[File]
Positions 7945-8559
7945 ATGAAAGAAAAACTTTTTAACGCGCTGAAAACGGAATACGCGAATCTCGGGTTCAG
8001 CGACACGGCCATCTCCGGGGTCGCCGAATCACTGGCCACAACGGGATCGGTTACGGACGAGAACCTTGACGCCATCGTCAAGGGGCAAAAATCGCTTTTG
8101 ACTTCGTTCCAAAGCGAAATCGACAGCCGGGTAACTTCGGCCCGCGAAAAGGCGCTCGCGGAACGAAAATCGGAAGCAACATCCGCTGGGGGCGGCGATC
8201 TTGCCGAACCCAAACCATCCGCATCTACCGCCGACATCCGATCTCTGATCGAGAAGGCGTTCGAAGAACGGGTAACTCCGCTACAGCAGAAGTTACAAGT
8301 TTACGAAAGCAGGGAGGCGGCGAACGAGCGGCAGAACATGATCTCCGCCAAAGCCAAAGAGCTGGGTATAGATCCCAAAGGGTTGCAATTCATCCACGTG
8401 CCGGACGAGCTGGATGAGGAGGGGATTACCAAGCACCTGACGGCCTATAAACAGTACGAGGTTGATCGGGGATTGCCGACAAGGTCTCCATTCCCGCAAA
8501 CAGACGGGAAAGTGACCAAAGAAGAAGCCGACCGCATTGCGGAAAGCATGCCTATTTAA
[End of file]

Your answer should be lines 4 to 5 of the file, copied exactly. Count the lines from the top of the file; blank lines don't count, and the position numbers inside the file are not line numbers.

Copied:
8101 ACTTCGTTCCAAAGCGAAATCGACAGCCGGGTAACTTCGGCCCGCGAAAAGGCGCTCGCGGAACGAAAATCGGAAGCAACATCCGCTGGGGGCGGCGATC
8201 TTGCCGAACCCAAACCATCCGCATCTACCGCCGACATCCGATCTCTGATCGAGAAGGCGTTCGAAGAACGGGTAACTCCGCTACAGCAGAAGTTACAAGT